You might expect that an opaque material will always hinder the transmission of light by absorbing or scattering any light that is shone on it. But by carefully preparing a beam of laser light, physicists in the Netherlands have managed to use scattering in opaque materials to focus the light to an intensified point. Their technique could be used to obtain optical images of biological samples that are hidden beneath layers of opaque tissue (Opt. Lett. 32 2309).
Optical microscopy and spectroscopy both rely on the controlled transmission of light through a sample. But if a sample is covered by an opaque layer – or indeed if a sample itself is opaque – the amount of light randomly scattered can render these techniques next to useless.
Allard Mosk and Ivo Vellekoop from the University of Twente, however, claim that they can not only circumvent the problems of an opaque medium but can actually exploit its properties to focus light to a point over a thousand times brighter than it would be when it is scattered normally.
The researchers start by expanding the diameter of the beam from a laser using a lens, and then split the cross-section into a number of segments by passing the beam through the pixels on a liquid crystal display (LCD). After focusing this expanded beam back to its normal diameter, they shine it through an opaque sample onto a digital camera.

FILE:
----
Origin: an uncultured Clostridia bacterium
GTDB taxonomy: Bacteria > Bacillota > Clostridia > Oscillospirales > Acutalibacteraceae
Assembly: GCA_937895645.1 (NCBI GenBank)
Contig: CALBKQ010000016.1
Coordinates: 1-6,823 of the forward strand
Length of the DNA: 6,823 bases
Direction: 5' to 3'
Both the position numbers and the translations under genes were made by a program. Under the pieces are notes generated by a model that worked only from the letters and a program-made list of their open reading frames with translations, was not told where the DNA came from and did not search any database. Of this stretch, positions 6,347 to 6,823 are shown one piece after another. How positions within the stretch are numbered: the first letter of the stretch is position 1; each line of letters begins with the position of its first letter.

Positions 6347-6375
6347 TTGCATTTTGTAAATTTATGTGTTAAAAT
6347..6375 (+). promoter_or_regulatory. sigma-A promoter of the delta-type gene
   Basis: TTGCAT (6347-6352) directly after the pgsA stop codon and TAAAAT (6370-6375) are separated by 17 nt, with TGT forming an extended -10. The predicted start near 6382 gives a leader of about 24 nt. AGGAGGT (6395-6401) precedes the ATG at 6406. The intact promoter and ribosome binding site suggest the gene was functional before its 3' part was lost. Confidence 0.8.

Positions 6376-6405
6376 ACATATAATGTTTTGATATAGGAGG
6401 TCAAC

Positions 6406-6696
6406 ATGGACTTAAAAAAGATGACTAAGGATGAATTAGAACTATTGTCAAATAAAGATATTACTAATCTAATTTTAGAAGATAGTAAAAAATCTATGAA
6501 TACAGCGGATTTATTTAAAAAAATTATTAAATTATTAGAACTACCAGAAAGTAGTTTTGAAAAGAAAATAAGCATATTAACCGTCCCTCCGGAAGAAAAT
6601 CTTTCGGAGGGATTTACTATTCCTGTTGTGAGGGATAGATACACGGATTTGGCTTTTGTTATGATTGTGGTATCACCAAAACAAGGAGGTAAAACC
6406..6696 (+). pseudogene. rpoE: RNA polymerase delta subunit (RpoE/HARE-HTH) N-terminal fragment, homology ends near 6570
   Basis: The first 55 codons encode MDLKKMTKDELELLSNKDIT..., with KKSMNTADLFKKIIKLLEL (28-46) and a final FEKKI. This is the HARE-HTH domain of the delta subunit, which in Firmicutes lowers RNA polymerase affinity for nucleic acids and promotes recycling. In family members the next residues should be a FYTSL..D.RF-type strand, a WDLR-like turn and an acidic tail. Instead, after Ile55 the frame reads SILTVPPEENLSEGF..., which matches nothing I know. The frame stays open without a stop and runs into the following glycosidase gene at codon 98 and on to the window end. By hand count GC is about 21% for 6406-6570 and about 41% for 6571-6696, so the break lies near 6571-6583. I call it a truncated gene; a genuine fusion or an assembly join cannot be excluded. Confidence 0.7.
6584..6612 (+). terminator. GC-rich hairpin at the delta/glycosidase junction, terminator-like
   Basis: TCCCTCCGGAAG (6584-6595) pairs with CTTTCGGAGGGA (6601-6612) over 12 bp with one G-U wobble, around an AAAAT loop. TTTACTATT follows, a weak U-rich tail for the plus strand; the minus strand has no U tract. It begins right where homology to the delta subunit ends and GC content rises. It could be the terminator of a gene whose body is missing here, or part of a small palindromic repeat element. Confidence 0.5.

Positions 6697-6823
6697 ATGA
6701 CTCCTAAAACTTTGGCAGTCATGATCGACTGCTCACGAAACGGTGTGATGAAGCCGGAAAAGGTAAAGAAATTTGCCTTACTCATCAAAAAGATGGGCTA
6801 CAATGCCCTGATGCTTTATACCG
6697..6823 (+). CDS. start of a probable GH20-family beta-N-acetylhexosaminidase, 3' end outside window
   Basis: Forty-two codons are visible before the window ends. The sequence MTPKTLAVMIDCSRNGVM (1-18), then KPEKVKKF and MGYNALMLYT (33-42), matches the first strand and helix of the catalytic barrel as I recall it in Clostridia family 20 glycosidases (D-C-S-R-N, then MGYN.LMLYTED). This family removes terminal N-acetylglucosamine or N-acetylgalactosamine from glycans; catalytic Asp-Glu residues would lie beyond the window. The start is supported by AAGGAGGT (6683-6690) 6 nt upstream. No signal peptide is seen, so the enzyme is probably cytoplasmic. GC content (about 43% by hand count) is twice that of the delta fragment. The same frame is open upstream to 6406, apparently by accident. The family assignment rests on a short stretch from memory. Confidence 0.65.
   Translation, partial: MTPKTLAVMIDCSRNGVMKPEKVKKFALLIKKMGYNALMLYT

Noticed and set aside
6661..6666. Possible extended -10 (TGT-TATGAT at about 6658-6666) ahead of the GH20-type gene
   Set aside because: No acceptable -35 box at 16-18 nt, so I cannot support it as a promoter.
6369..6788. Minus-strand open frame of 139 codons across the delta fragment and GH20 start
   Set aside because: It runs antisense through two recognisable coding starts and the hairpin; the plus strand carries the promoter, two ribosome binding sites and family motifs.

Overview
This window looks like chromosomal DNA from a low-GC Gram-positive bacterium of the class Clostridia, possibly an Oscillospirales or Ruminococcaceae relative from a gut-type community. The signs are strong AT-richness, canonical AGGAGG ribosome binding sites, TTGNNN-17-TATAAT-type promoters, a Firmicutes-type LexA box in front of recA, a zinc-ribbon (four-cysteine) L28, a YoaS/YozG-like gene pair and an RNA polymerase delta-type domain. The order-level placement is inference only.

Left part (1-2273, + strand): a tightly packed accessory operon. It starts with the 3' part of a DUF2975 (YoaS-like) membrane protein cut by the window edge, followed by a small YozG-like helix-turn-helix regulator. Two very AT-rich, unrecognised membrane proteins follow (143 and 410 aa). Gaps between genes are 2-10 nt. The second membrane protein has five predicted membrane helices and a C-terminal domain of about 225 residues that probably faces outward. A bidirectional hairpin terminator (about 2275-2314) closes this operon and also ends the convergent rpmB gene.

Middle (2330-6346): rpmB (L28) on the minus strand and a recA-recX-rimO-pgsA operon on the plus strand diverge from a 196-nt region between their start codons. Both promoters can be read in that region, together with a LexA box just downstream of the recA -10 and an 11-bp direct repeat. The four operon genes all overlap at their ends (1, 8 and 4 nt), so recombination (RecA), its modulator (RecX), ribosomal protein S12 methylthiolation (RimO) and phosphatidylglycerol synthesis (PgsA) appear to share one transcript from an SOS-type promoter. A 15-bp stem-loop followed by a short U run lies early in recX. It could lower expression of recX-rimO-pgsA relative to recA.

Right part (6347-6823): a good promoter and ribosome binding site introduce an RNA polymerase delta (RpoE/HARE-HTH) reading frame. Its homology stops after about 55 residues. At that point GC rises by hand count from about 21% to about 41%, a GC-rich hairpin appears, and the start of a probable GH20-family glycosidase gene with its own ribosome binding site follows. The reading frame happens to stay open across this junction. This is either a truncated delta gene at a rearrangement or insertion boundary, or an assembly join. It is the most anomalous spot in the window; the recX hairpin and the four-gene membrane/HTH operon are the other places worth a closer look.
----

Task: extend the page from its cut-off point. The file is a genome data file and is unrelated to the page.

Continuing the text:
The crucial part of Mosk and Vellekoop’s technique is their computer program, which reads the intensity of the light hitting the camera and makes corrections to the LCD’s pattern to make this intensity as large as possible. For example, if one beam segment scatters through the sample in such a way that it interferes destructively with the rest of the beam when it arrives at the camera, the program adjusts that segment’s propagation before it reaches the sample using a phase modulator. When every segment’s phase has been optimized to interfere constructively, the brightest possible image is obtained (See Opaque lens).
Mosk and Vellekoop tested their technique for several opaque samples, some of which turned out to better at focusing than others. A fresh flower petal, they found, focused the beam to an intensity about 60 times greater than the normal scattered beam. On the other hand, titanium dioxide – a white pigment and one of the most strongly scattering materials known – could intensify the beam more than a thousand times over.
In practice, such an intense beam could be scanned over a biological sample to image it in a similar manner to a scanning electron microscope by using any opaque layers of tissue covering it as the “lens”. However, the technique would still require a camera or other detector behind the sample to read the intensity for optimization. “We are starting to work on optimization using local nanoscale probes that can be put inside tissue,” Mosk told physicsworld.com.